The writer is mentioning the resettlement of the Slavs, the life of the Scythians and the appearance of the Vikings, relations with Byzantium, and the Ottoman Empire, the assassination of Igor who established the dynasty that ruled Kievan Rus and the revenge of his wife Olga.
The next chapters are about the Christianization of Kievan Rus and the formation of the Mongol Empire. Then the book talks about the Grand Duchy of Lithuania, the Cossack Riot led by Bogdan Khmelnitsky, famous battles in Ukraine before it even became part of the USSR.
Also, in this book, you’ll learn about the first annexation of Crimea by Russia, the October Revolution of 1917 and creation of the Ukrainian SSR, the big famine, Nazi occupation, the disaster at the Chernobyl nuclear power plant, the fall of the Soviet Union, Orange Revolution and finally the Russian-Ukrainian conflict.
Ukrainian Novels For Reading
This entertaining novel is based on autobiographical material and delivers a number of different messages. In a very well written manner, it tells the story about one family that immigrated from Ukraine to England.
The 84-year-old man, a father of the girl who is the main character in this novel, two years after his wife’s death, falls in love with a divorced woman. This woman is a 36-year-old blonde who moves to England with her son from a smaller city in Ukraine Ternopil.
Of course, both daughters of this old man are outraged. They can clearly see the real motives of this woman and why she wants to marry their father. They even try to talk him out.
However, the man does not listen and doesn’t give up. He has already decided everything and wants to bring his new love to England. Especially, considering the fact that life in Ukraine is unbearable (the book is talking about the 90s.) He remembers the corruption, low quality of life, and even about the famine he had to go through in 1933.
Therefore, he is sure that he is destined to save this poor thing from poor life in his home country. And for bureaucratic British authorities not to deport a woman, they will have a child.
The story covers some details of a man’s younger life, his involvement with tractors, and escape from Ukraine. Overall, even though the novel is full of jokes and witty dialogues, it highlights important touchy subjects. You will definitely laugh, learn, feel sad, and intrigued.
Yuriy Vinnichuk who was born in 1952 is a famous Ukrainian writer, poet, and playwright. He lives and works in Lviv, continuing to write his own books and edit books of others.
His novel ‘Tango of Death’ is very interesting and unusual in that sense that narration is conducted on behalf of two characters who live at different times.
One of them lives in Lviv in the 30s, right before the Second World War. He and his Polish, German, and Jew friends experience all the vicissitudes of that time but they do not betray their friendship.
Another one lives in our time and deciphers some rare foreign language. Somehow, when studying ancient treatises, he comes across a legend about music that can bring memories about a person’s previous life but only in that case if this person has already heard this song in a previous life. The entire action takes place not only in Lviv but also in Turkey.
At the end of the book, both storylines intersect in an unexpected finale.
This book evokes a lot of emotions. As you read it, you laugh, cry, get somewhat scared, and at the same time think about life. It is very interesting to follow the course of events and learn a bit about the concentration camps and Old Lviv.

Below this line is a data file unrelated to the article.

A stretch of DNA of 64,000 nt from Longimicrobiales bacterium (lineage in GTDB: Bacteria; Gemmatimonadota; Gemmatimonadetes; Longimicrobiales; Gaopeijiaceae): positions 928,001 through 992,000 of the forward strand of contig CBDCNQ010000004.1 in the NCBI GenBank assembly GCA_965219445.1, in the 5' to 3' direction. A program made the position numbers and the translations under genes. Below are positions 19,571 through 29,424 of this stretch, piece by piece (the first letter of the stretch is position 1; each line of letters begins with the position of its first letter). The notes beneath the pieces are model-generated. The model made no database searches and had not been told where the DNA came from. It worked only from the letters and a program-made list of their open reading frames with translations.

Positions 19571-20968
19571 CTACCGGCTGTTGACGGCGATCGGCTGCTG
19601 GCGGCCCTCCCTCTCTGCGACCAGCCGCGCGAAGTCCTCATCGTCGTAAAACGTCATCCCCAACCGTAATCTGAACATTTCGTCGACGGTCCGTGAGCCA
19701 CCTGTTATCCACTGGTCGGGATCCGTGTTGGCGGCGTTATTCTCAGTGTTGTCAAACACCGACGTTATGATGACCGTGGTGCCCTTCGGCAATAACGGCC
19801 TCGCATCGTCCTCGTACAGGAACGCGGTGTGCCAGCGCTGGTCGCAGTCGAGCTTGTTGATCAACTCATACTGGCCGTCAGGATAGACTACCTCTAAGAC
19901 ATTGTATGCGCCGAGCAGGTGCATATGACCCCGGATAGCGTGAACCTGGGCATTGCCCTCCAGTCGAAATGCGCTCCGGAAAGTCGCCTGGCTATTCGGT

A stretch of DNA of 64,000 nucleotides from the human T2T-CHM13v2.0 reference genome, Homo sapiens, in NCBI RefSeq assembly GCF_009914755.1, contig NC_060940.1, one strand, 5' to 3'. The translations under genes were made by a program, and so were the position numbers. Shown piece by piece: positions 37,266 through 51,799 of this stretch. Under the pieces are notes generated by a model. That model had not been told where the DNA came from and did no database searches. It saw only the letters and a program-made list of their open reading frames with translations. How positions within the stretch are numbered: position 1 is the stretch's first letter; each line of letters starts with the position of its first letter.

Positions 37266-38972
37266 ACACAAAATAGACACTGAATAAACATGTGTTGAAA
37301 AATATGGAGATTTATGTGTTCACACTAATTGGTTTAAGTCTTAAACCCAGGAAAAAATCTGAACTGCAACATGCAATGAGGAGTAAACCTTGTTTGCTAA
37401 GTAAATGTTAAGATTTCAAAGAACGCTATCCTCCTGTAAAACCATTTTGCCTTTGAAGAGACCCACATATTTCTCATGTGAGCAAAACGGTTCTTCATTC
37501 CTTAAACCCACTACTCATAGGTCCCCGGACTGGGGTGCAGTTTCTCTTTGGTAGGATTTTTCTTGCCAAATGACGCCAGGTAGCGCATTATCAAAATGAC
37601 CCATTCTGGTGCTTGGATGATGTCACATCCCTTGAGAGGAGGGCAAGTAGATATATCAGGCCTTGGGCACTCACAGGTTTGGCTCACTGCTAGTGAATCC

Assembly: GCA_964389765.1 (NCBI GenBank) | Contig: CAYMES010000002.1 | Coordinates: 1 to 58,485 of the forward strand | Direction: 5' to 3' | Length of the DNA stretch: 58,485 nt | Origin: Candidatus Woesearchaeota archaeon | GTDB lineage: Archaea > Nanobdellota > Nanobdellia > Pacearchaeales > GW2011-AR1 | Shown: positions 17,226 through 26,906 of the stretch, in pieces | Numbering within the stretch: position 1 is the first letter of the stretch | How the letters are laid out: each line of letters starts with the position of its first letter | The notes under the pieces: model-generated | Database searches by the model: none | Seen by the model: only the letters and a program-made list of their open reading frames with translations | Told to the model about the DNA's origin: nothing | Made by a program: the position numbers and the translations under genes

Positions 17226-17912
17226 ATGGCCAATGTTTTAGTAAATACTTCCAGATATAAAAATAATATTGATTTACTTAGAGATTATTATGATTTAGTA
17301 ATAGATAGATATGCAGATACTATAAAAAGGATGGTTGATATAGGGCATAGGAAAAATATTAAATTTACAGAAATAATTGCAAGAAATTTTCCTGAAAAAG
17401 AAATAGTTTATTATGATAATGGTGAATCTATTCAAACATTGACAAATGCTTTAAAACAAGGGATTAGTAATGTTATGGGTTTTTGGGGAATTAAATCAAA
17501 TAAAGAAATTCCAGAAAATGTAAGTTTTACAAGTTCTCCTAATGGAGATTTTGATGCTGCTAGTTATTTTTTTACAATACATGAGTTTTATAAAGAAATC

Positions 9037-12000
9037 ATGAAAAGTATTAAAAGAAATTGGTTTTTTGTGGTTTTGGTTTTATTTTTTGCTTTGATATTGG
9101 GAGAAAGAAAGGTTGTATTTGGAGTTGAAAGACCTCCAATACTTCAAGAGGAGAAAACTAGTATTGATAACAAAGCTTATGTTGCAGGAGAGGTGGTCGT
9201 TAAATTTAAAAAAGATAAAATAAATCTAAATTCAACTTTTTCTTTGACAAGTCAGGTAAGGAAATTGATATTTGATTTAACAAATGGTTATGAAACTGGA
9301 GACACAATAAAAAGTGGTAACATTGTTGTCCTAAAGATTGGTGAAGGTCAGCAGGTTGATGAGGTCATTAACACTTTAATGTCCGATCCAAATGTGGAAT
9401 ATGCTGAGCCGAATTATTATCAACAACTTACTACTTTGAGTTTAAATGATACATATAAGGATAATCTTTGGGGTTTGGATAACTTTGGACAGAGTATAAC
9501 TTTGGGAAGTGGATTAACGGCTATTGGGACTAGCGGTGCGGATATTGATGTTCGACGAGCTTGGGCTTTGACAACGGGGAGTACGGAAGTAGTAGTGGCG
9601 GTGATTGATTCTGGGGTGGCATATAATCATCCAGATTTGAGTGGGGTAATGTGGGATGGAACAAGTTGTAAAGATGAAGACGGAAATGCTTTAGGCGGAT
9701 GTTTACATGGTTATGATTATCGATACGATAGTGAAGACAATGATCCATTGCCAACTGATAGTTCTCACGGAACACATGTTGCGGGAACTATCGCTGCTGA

In fact, you learn so much that you can easily use this book as a quick guide to Lviv on your trip to Ukraine.
Kurkov is probably one of those Ukrainian writers who has been published abroad the most. His ‘Death and the Penguin’ book was translated into five languages, including English, German, and Italian.
Why so many international readers enjoy the book? Most likely because it is a very unique intellectual detective.
The novel is about the adventures of journalist Viktor Zolotarev and his friend the penguin Misha whom he rescued from the Kyiv Zoo.
So, Viktor receives an unusual task from a major newspaper to write obituaries of prominent influential people, although they are all still alive. Gradually, he realizes that he has become a pawn in a game of black hat businesses and to get out of it staying alive turns out to be an almost unrealistic task.
Andrey Kurkov, the writer, managed to combine in one story the elements of irony, black humor, surrealism, and modern reality.
While a lot of people find this book fascinating, it is not for everyone. When reading it, you feel some type of melancholy and hopelessness. It may be hard to finish the book since there is an impression that the author didn’t reveal everything he wanted. Yet, there is a lot to learn.
As to me, this novel is ideal for late autumn or winter when the weather reflects the mood.
A novel about the life of a girl Darusia and her parents in the remote mountain village of Cheremoshne, in Bukovina in Western Ukraine.
Against the backdrop of 20th-century history, through this novel, you get to see a personal family drama that characterizes real events that took place at a time when Soviet NKVD in the pre-war and post-war period occupied Western Ukraine in the 1970s.
That is, this book is not only about Darusia and her tragedy. It’s also about the history of Western Ukraine under Soviet rule. And this history is very different than the one in other corners of Ukraine at the same time.
This wonderfully written novel is saturated with picturesque descriptions of local customs and traditions. It describes precisely how the change of power, war, and human envy and prejudice throw average people into the millstone of historical events. And how in the end, the lives of the main characters are destroyed by evil agents of Soviet power who have no values and morals.
As to me, this book is difficult to read (probably because it talks about the past of my own ancestors, not sure) but it is uncovering a lot of realities of life in Western Ukraine during many years of the past century.
I think with time, I will be adding more information on Ukrainian literature. Have you read any books about Ukraine that you could recommend? Share with us!
And don’t forget to save on Pinterest to find my tips later!